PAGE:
1. Go to Montreal, Not Paris
Mon dieu! Overseas flights and City of Light prices can blow a budget pretty quickly; immerse yourself in French language and culture in Montreal instead. The city’s brand-new, streamlined Alt Hotel is très chic and doesn’t do low-season or high-season rates: Rooms are $131 per night, every night (montreal.althotels.ca). Je voudrais un croque monsieur, you say? Grab one to stay or to go at Café Grévin by Europea downtown ($7, cafegrevinpareuropea.ca). Psst—they have wine, too. Afterward, learn all about “New France” at the historic site and museum Château Ramezay and take a stroll through its replica French colonial garden (about $9, chateauramezay.qc.ca). For dinner, hit the bar at Laloux for modern French bistro fare. The special “intermission menu” offers two entrees and a dessert for each person—we’re talking roasted quail with chanterelles, and maple profiteroles with vanilla ice cream and hazelnuts—for about $17.50 (laloux.com).
2. Go to Warsaw, Not London
Rich European history, mesmerizing museums, and quality time at the pub can all be had in Warsaw for less than you’d pay in London. The capital of Poland is an eminently walkable city, with cheap public transportation (about $5 for an all-day pass) and museum admission prices that top out at about $6.50 on days they’re not completely free. Boutique Bed & Breakfast, near the Chopin Museum, has a charming, old-world feel and hosts piano concerts on the second floor ($70 per night, bbwarsaw.com). Fish around in your pockets for $1.20, and you’ve got entrée into the Warsaw Fotoplastikon, one of the few turn-of-the-century 3-D photo theaters left in the world. View original historical photographs of subjects ranging from WWII-era Warsaw to the Radio City Rockettes high-kicking in the late 1960s (fotoplastikonwarszawski.pl). When your inevitable pierogi craving hits, stop into one of the city’s “milk bars,” known for serving dairy-based items and traditional Polish food. An order of dumplings will run you less than $3 at Mleczarnia, a popular milk bar chain with locations in the city center (mleczarniajerozolimska.pl). Kicking back at a Warsaw bar for happy hour comes cheap: A pint of beer is usually less than two bucks.
3. Go to Playa del Carmen, Not Cancun
Get more breathing room for your money—and rub elbows with fewer sunburned tourists—in sustainability- and preservation-focused Playa del Carmen. Hotels in the Riviera Maya are designed around the existing mangroves, limited to four stories, and more spaced out than Cancun. Go all-inclusive for less: The recently renovated Barceló Maya Beach, for example, starts at $95 per person (barcelo.com). Cheap eats are basically synonymous with “tacos” in Playa Del Carmen. Get your fix in town at Los Aguachiles, a hip joint where the seafood tacos are fresh and the Dos Equis is cold (tacos from $1.89, losaguachiles.mx), then take a seven-minute stroll to Ah Cacao Chocolate Café on 5th Avenue for a hot cup of Mexican cacao direct from the plantation, with a luscious, pillowy brownie on the side (from $1.50, ahcacao.com). But back to why you’re really here: Scenesters, gorgeous Mamitas Beach is calling your name. It’s a popular spot for both locals and out-of-towners, and the site of the free Riviera Maya Jazz Festival in late November (rivieramayajazzfestival.com).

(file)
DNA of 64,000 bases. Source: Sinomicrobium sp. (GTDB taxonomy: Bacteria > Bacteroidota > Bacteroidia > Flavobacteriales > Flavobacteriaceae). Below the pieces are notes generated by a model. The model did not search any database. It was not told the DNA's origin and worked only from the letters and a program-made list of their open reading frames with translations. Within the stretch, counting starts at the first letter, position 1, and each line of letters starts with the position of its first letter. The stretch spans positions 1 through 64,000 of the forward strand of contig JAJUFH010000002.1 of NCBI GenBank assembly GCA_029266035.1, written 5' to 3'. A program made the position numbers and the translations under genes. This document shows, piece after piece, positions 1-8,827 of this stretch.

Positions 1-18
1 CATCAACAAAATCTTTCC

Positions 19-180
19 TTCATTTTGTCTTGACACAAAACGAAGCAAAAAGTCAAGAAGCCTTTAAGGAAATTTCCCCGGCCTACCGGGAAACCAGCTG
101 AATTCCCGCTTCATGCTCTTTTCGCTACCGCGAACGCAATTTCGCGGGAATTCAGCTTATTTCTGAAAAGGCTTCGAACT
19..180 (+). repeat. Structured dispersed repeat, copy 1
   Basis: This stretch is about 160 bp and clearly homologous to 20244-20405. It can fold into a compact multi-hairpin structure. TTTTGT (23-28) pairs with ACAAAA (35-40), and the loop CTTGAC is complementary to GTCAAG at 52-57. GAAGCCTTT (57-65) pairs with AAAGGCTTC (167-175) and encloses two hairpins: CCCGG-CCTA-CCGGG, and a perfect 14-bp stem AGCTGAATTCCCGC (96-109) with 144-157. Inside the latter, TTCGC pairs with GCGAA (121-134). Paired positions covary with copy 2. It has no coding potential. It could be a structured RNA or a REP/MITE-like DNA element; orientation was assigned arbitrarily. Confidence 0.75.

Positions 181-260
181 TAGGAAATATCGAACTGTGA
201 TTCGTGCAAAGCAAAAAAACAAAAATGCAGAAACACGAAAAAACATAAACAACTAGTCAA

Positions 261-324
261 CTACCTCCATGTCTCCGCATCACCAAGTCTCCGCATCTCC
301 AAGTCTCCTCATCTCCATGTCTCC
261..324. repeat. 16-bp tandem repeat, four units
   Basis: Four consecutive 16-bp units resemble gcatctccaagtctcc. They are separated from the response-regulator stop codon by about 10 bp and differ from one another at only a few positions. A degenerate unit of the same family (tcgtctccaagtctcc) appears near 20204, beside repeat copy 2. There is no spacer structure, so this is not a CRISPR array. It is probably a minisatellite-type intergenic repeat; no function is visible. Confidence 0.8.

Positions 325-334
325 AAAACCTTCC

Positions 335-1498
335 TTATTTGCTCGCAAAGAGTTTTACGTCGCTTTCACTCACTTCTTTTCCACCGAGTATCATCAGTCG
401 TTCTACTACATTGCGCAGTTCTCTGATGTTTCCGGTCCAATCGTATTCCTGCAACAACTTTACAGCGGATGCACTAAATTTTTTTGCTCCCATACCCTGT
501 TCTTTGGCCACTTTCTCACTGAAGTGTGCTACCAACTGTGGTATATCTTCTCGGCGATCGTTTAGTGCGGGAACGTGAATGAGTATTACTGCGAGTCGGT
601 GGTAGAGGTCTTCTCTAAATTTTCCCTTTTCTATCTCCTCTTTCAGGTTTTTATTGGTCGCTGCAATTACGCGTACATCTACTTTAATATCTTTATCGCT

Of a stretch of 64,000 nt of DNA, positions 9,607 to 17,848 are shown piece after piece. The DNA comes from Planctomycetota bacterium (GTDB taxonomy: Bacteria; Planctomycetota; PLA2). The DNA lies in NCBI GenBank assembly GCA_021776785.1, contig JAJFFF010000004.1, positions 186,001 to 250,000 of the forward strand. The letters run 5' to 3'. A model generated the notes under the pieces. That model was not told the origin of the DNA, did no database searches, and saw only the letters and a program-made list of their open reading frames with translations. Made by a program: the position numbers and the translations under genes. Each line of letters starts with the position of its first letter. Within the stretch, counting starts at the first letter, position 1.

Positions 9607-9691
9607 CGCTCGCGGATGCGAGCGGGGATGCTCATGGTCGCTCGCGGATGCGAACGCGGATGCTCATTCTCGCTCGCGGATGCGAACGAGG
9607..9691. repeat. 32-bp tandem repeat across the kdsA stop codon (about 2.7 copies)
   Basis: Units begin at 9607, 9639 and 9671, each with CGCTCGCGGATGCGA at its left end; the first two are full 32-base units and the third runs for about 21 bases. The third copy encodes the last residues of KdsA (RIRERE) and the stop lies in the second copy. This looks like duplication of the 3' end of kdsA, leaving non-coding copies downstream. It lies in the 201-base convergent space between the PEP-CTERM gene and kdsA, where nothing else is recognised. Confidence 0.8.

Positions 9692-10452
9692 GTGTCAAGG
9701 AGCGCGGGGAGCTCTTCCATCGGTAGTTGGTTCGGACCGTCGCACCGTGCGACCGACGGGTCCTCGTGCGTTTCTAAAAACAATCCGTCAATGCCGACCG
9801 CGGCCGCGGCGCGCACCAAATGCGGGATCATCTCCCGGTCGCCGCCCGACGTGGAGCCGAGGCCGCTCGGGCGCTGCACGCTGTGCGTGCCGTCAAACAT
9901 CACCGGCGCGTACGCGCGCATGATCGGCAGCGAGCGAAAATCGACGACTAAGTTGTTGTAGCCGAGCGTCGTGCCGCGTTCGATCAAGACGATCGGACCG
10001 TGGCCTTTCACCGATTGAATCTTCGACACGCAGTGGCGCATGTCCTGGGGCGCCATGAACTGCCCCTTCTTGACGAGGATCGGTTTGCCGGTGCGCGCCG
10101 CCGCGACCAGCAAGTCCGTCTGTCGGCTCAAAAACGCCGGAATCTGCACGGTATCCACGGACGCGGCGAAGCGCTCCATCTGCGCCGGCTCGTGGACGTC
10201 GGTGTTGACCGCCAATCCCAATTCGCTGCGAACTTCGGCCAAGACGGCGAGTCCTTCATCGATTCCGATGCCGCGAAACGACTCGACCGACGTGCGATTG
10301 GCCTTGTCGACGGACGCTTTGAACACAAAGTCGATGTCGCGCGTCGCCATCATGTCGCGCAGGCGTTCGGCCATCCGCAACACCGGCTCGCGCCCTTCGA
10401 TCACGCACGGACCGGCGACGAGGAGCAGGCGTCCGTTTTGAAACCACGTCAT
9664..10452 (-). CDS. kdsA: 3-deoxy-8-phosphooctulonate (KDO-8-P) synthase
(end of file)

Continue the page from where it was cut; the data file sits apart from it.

4. Go to Eleuthera, Not Nassau
Most tourists’ Bahamas journeys stop at Nassau, but consider going one step farther and hopping a small plane to the nearby Out Islands for privacy and unspoiled beauty. The draw of the long, crescent-shaped island of Eleuthera is its pink-sand beaches and still-rugged charm. The Bahamas tourism board is keen on drawing travelers to the islands, so check its website for deals like buy-one-get-one-free airfare and scuba-diving resort credits (myoutislands.com). Tippy’s restaurant is where the social action is: Located in the Pineapple Fields beach hotel right on the Atlantic Ocean, Tippy’s has ever-changing lunch and dinner menus heavy on local produce and seafood, like cracked conch and grouper tacos (lunch entrees from $12, pineapplefields.com). Staying overnight at Pineapple Fields is on the pricier side, but every unit is a condo with full kitchen, veranda, and easy pool and beach access (from $170, pineapplefields.com). For fewer frills, but a rustic feel and your very own cottage on the beach, Northside Inn & Restaurant, in south Eleuthera, touts its ocean views and its food—jerk chicken, grouper fingers, homemade mac and cheese, and conch dishes, all cooked by proprietor and native Bahamian Rose Gibson (from $100 per night, northsideinneleuthera.com). Wherever you go for dinner, if you see a dessert menu, pick the pineapple tart. Pineapple plantations are plentiful on Eleuthera; the annual Pineapple Festival in June celebrates pineapple farmers with events including a pineapple-eating contest, a swim/bike/run “pineathlon,” and a Little Miss Pineapple Pageant. If you can’t make the festival, for another type of party, hit the local Anchor Bay fish fry in Governor’s Harbour, held every Friday night at 6, for a meal of fried fish, barbecued chicken, sides like peas and rice, and the “rum bubbas”—especially potent fruit-juice cocktails that have been known to inspire earnest killer dance moves ($10, bahamas.com).
Note:This story was accurate when it was published. Please be sure to confirm all rates and details directly with the companies in question before planning your trip.
Source: Budget Travel Magazine